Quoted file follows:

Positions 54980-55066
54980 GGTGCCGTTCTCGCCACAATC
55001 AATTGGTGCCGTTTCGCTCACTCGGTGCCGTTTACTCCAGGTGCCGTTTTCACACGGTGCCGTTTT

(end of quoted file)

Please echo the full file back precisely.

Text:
Positions 54980-55066
54980 GGTGCCGTTCTCGCCACAATC
55001 AATTGGTGCCGTTTCGCTCACTCGGTGCCGTTTACTCCAGGTGCCGTTTTCACACGGTGCCGTTTT